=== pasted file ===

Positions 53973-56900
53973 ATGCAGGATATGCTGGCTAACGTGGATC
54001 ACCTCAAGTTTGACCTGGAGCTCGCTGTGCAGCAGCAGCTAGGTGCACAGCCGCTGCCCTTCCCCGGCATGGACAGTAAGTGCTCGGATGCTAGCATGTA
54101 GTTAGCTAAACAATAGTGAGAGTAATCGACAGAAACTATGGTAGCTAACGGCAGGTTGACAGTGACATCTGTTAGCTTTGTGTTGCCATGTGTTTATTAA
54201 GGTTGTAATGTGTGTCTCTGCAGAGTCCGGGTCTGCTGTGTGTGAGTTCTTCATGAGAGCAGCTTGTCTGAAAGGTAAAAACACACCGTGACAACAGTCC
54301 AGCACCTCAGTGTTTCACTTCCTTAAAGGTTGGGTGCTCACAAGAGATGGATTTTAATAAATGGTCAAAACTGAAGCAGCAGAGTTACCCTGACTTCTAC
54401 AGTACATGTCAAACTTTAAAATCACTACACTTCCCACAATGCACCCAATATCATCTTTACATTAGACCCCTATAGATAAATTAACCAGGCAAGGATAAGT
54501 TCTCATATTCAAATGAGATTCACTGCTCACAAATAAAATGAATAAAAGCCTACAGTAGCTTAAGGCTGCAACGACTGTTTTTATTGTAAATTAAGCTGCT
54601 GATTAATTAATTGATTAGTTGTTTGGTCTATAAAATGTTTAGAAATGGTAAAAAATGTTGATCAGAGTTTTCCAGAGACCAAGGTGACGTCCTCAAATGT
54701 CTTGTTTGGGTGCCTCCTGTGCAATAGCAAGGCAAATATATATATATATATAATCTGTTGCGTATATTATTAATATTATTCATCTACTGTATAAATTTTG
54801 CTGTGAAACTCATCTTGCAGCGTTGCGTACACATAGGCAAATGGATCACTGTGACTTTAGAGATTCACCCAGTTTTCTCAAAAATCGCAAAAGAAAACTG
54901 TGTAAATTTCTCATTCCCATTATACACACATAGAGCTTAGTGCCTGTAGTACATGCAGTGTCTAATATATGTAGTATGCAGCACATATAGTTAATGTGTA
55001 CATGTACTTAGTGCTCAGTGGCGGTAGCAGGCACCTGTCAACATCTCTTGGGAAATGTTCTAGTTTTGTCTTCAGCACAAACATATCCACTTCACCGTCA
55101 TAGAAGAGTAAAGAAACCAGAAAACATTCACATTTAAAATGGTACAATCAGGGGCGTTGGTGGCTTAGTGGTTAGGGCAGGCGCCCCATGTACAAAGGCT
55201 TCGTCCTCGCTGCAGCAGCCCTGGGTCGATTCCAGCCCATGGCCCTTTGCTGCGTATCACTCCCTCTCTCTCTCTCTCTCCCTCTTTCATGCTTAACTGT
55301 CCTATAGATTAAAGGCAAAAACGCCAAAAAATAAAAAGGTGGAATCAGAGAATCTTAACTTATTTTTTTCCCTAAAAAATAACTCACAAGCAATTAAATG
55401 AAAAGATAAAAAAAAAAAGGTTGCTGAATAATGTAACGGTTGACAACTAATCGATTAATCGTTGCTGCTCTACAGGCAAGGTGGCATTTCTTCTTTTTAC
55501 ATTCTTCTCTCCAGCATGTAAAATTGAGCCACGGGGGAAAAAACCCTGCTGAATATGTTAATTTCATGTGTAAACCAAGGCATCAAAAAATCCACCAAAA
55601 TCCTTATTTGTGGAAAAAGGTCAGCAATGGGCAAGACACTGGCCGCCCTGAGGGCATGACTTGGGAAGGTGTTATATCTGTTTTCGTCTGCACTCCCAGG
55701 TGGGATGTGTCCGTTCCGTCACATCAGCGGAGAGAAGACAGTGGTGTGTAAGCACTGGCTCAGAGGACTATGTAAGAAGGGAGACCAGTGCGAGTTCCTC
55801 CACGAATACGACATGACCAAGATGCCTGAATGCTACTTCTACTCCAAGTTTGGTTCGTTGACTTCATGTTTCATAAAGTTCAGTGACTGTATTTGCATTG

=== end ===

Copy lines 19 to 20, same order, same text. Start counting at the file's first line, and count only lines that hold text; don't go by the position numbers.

55601 TCCTTATTTGTGGAAAAAGGTCAGCAATGGGCAAGACACTGGCCGCCCTGAGGGCATGACTTGGGAAGGTGTTATATCTGTTTTCGTCTGCACTCCCAGG
55701 TGGGATGTGTCCGTTCCGTCACATCAGCGGAGAGAAGACAGTGGTGTGTAAGCACTGGCTCAGAGGACTATGTAAGAAGGGAGACCAGTGCGAGTTCCTC